Ask your employer. Don't assume your forms will be in your mailbox. It's not unusual for employers to hand deliver forms W-2 at work. Check to make sure yours isn't sitting in your inbox -- or ask your employer where to look.
Verify your mailing address. If you've moved since the beginning of the year or someone was careless in processing the forms, your forms might have inadvertently been mailed to an old, incomplete or bad address. Verify that the information your employer has on file is correct.
Contact the IRS. If you've checked with your employer, verified your address and still haven't received your forms, you can contact the IRS. But don't do it too soon -- the IRS specifically requests that you wait until Feb. 15 before calling about a missing form. The number to call is 1-800-829-1040. You'll need to have your personal information handy, including your address, phone number, Social Security Number, dates of employment and the name, address and phone number of your employer.
File form 4852. If your employer doesn't respond to the IRS promptly enough for a timely filing of your tax return, you can go ahead and file the form 4852. But before you file, be sure and allow plenty of time after you receive the form 4852 for your employer to respond.
File an amended return, if necessary. If you receive missing or corrected forms from your employer after you've already filed your tax return, and you need to make a correction, you can amend your return using a form 1040X: Amended U.S. Individual Income Tax Return. Amended returns can take several weeks to be processed, so give your employer some time to respond to the IRS before you file your return.
While it's true that you should receive most of your tax documents by the Jan. 31 deadline, there are a couple of exceptions to this rule:
Schedule K-1. If you are the beneficiary of a trust or estate during 2010, you will likely receive what's known as a Schedule K-1. Similarly, if you are a member of an LLC taxed as a partnership, a partner in a partnership, or a shareholder in an S corporation taxed as a partnership, you should expect a Schedule K-1. The Schedule K-1 indicates the share of income and expenses attributable to you from the estate, trust, LLC, partnership or S corporations. Schedules K-1 cannot be issued until after the underlying fiduciary or corporate tax return has been completed, so it's not unusual for you to receive those forms after the Jan. 31 deadline, all the way up to April 18. If you think you might receive a Schedule K-1 this year, consider filing an extension.
IRA contributions. One of the easiest ways to reduce your taxes due is to make a contribution to an IRA. You have until April 18, 2011, to make the contribution and use the deduction for the 2010 tax year. Since IRA contributions and rollovers might not even be made until April 18, the forms to report those transactions clearly won't be delivered by Jan. 31. If you're making a contribution prior to filing your tax return, consider filing an extension.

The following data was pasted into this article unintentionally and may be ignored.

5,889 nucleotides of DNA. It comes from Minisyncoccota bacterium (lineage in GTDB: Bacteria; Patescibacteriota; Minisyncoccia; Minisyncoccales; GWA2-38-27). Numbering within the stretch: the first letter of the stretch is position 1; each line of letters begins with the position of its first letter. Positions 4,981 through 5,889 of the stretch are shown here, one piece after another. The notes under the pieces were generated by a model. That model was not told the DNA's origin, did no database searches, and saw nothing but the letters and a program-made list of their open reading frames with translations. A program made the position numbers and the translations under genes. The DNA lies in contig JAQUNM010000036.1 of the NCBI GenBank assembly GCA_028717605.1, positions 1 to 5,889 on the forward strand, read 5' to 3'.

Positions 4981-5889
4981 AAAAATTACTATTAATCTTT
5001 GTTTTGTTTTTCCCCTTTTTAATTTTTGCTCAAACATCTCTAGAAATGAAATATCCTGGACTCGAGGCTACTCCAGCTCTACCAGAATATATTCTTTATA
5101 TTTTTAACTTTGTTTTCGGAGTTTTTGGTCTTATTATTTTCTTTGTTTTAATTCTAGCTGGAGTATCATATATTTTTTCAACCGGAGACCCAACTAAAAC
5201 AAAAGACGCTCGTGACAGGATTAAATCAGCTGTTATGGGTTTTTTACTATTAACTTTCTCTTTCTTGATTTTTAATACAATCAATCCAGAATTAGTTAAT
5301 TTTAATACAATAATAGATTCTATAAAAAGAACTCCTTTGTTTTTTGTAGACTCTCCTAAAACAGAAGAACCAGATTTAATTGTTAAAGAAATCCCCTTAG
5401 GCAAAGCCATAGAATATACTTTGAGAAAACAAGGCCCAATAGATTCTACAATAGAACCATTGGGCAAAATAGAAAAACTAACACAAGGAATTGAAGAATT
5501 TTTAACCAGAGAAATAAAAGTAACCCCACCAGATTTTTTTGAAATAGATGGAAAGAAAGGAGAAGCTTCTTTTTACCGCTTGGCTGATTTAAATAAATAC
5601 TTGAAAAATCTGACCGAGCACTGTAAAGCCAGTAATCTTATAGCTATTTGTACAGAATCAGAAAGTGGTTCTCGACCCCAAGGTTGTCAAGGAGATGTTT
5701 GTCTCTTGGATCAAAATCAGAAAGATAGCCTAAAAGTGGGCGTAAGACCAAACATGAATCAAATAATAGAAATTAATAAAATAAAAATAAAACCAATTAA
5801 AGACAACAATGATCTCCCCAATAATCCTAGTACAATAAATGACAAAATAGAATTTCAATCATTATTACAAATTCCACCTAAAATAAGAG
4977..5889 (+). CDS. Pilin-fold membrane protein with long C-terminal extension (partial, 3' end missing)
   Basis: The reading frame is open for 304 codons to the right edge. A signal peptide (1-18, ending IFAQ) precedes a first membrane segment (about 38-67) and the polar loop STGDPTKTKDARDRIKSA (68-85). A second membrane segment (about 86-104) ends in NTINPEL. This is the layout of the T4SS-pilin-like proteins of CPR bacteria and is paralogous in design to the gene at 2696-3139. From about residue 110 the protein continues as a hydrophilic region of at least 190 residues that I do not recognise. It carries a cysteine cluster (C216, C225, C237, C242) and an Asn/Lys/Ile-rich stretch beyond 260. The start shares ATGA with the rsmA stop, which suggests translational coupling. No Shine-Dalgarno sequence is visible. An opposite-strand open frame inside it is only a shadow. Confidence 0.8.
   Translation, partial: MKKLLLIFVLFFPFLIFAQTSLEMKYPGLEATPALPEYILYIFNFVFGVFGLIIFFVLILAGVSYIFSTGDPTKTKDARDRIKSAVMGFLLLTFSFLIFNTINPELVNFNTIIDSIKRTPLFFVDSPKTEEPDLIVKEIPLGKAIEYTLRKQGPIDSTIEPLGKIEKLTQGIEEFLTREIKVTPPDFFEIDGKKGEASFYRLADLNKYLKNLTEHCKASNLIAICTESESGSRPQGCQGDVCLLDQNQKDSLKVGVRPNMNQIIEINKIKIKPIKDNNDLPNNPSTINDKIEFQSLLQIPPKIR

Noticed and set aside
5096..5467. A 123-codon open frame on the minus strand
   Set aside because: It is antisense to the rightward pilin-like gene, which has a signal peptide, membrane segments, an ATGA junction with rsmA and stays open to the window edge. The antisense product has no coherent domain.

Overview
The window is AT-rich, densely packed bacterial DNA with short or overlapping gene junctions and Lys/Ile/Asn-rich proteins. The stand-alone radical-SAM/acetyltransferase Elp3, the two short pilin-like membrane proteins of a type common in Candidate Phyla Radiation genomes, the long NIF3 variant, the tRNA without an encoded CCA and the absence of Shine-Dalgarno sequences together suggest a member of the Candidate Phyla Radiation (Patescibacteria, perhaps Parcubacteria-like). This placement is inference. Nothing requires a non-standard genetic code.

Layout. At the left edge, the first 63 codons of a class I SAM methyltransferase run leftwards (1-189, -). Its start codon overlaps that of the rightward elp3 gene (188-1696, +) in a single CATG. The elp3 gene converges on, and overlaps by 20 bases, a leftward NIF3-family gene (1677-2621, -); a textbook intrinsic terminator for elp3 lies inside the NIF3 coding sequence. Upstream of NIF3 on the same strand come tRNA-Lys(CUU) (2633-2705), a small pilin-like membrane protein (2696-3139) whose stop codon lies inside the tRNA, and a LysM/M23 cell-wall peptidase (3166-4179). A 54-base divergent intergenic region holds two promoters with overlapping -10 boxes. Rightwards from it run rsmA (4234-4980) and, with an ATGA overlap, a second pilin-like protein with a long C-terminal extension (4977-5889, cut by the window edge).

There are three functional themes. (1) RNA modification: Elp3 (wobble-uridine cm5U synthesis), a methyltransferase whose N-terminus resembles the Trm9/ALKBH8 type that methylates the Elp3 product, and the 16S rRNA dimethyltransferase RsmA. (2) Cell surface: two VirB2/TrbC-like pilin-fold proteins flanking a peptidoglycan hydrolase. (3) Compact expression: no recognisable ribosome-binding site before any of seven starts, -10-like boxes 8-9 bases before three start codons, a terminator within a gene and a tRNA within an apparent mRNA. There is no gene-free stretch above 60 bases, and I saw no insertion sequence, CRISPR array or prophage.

If you don't receive your forms on time, it's not the end of the world. The IRS is aware that these things happen from time to time and that it's not your fault. However, don't make a bad situation worse by doing nothing -- it's to your advantage to be a smart, proactive taxpayer.
The Affordable Care Act, also known as Obamacare, is simpler than some people may give it credit for. The basic rule to remember is that everyone must carry Minimum Essential Coverage (MEC) or pay a penalty. Employers with 50 full-time employees or more are obligated to sponsor plans for their workers to help them meet this requirement.
Restricted stock units (RSUs) and stock grants are often used by companies to reward their employees with an investment in the company rather than with cash. As the name implies, RSUs have rules as to when they can be sold. Stock grants often carry restrictions as well. How your stock grant is delivered to you, and whether or not it is vested, are the key factors when determining tax treatment.
The Internal Revenue Service (IRS) has two very different forms that go by the name Schedule Q. One of them is for people who participate in certain real estate investments; this is known as a Form 1066 Schedule Q. The other Schedule Q deals with employer benefit plans. It?s not something an individual taxpayer would normally have to deal with, though a small business owner might need it.
Some employers use Incentive Stock Options (ISOs) as a way to attract and retain employees. While ISOs can offer a valuable opportunity to participate in your company's growth and profits, there are tax implications you should be aware of. We'll help you understand ISOs and fill you in on important timetables that affect your tax liability, so you can optimize the value of your ISOs.
Having custody of your child usually means you can claim an exemption for that child as a dependent on your taxes. But if you don't have to file a tax return, or you reach an agreement with your child's noncustodial parent, you can let them take the exemption instead with Form 8332.